Murder accused not guilty despite 'morally corrupt' behaviour, says defence barrister

Murder accused not guilty despite 'morally corrupt' behaviour, says defence barrister
Funeral of Thomas 'Toddy' Dooley

The evidence against a murder accused shows "morally corrupt" behaviour but not that he is guilty of murder, a defence barrister told a jury at the Central Criminal Court today.

Caroline Biggs SC gave her closing speech on behalf of 22-year old Matthew Cummins of Churchview Heights, Edenderry, Co Offaly.

Mr Cummins has pleaded not guilty to murdering Thomas 'Toddy' Dooley at Sr Senan Court in Edenderry on February 12, 2014.

His two co-accused, James Davy (aged 25), of Thornhill Meadows, Celbridge, Co Kildare and Sean Davy (21), of Clonmullen Drive, Edenderry have also pleaded not guilty to murder.

The trial has heard that the three men got into Mr Dooley's home through a window at about 5.30am on a cold, snowy morning in February.

The three drank with the 64-year-old for a time but at some point Mr Dooley was beaten to death and attempts were made to set his dead body on fire.

State Pathologist Marie Cassidy said his skull was smashed by eight blows to the head with a blunt object while two blows to the front and back of his body had fractured several of his ribs.

Ms Biggs said that Mr Cummins had done many things on the night that were "reprehensible" and "morally corrupt in every way".

These included being present at an earlier house party where furniture was damaged and set on fire, knowing that James Davy was carrying a baseball bat, taking drugs, climbing into the open window of Mr Dooley's house in the early hours, stealing his sleeping pills and being present when he was killed.

She said the jury might even believe that he was there when the already dead body was set on fire. Describing the prosecution's closing speech as a "justifiable character assassination" she added: "Not one of those things would allow you to convict him of murder."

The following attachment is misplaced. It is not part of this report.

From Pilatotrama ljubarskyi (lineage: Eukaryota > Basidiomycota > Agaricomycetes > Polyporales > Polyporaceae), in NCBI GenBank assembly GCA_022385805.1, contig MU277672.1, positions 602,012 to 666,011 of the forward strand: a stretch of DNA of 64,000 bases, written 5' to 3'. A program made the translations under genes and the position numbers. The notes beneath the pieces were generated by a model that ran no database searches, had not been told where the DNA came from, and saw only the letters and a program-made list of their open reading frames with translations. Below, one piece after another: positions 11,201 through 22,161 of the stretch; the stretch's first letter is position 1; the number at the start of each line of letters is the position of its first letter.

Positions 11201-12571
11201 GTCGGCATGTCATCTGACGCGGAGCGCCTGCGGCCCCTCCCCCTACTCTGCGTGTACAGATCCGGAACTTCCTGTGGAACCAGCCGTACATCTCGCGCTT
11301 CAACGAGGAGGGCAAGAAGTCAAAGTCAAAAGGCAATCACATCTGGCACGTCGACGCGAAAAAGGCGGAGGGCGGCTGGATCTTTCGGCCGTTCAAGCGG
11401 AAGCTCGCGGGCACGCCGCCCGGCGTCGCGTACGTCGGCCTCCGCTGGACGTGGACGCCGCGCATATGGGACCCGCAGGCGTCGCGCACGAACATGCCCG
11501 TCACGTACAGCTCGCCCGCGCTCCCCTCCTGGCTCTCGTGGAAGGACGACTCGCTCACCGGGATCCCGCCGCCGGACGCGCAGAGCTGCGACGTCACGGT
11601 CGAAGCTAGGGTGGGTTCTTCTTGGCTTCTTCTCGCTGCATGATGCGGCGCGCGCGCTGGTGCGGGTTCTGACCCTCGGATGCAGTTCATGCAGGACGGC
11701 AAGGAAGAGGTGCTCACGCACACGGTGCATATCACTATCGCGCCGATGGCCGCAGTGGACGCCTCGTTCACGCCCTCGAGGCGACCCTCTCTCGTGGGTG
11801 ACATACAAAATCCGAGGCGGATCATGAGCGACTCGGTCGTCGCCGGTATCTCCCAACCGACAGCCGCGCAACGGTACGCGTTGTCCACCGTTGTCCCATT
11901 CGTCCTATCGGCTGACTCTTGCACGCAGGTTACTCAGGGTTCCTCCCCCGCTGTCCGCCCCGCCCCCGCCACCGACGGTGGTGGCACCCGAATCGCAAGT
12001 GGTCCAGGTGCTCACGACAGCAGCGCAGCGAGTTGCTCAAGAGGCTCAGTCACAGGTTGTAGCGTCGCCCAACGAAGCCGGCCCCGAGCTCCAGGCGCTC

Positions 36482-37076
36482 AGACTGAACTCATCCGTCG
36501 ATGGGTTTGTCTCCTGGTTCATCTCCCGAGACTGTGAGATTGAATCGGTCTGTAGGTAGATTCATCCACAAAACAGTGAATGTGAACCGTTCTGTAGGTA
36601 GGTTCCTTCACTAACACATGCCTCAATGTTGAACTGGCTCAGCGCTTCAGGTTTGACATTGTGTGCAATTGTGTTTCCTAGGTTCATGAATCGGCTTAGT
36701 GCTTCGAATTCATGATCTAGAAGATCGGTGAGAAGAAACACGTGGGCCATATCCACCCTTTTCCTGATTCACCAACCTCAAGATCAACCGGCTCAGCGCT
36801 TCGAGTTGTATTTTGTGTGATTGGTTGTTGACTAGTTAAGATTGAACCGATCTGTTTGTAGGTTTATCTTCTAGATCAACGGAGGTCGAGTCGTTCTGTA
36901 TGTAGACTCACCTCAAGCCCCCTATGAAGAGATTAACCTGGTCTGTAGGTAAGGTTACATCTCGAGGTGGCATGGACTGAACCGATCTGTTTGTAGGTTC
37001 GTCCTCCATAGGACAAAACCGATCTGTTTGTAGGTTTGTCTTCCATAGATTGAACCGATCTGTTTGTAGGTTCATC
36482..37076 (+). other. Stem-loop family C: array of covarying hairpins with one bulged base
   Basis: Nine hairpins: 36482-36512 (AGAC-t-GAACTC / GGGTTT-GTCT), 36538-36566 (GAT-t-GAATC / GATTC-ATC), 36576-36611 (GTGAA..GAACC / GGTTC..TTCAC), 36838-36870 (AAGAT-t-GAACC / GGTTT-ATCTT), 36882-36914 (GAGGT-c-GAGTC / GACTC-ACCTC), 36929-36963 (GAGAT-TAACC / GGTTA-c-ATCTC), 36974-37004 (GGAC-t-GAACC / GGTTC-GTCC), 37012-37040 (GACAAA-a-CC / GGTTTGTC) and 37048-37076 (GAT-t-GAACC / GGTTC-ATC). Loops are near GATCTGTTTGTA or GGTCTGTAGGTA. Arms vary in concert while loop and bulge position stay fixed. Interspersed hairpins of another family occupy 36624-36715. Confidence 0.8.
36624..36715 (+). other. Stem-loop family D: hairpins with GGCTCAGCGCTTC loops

She said that if Mr Cummins had been accused of impeding the investigation into Mr Dooley's death, he would have pleaded guilty, but there was no evidence he intended to kill or cause serious injury to Mr Dooley.

She said his presence when Mr Dooley was attacked is not enough to make him guilty of murder and added that the things the prosecution had accused him of - cleaning the scene and being present for the burning of the body - happened after Mr Dooley's death.

"You cannot convict a man for murder for an act he did when the person was already dead," she said, inviting the jury to find him not guilty of murder but guilty of impeding the arrest or prosecution of the principal offender.

The jury then heard from Paul Coffey SC on behalf of Sean Davy. Mr Coffey reminded the jury that they cannot take statements made by the other two accused into account when considering his client's guilt or innocence.

He said phone records showed Sean Davy was telling the truth when he told gardaí he was on the phone to his girlfriend as the three men walked towards Mr Dooley's house.

This, he said, confirmed that he did not know where they were going and was just following Matthew Cummins and James Davy.

Mr Coffey said that Sean Davy had admitted hitting Mr Dooley once with the baseball bat, after James Davy had already struck him.

Sean Davy told gardaí he didn't want to hit Mr Dooley and that he did not use "full force".

Mr Coffey pointed to evidence given by Dr Cassidy of one relatively minor blow to Mr Dooley's head which he said would be consistent with Sean Davy's account.

He said the jury would therefore have to consider Sean Davy's intentions.

"Was he of a mind to cause serious injury or death?" or did he hit him reluctantly and "not with full force".

He said Sean Davy had been consistent in his account to gardaí.

"Even when pressed at great length he remains unshakable that he hit him once," said Mr Coffey.

Sean Davy was also the only one of the three not to give an account of the burning of Mr Dooley.

Mr Coffey said this suggested that he was, as he said in his account, the first out of the house and therefore not present when the fire was lit.

Saying Sean Davy's account was "consistent and reasonable" he asked the jury to find him not guilty of murder but guilty of manslaughter.

The trial will continue in front of Justice Margaret Hengan on Tuesday when defence counsel for James Davy, Padraig Dwyer SC, will give his closing speech to the jury.

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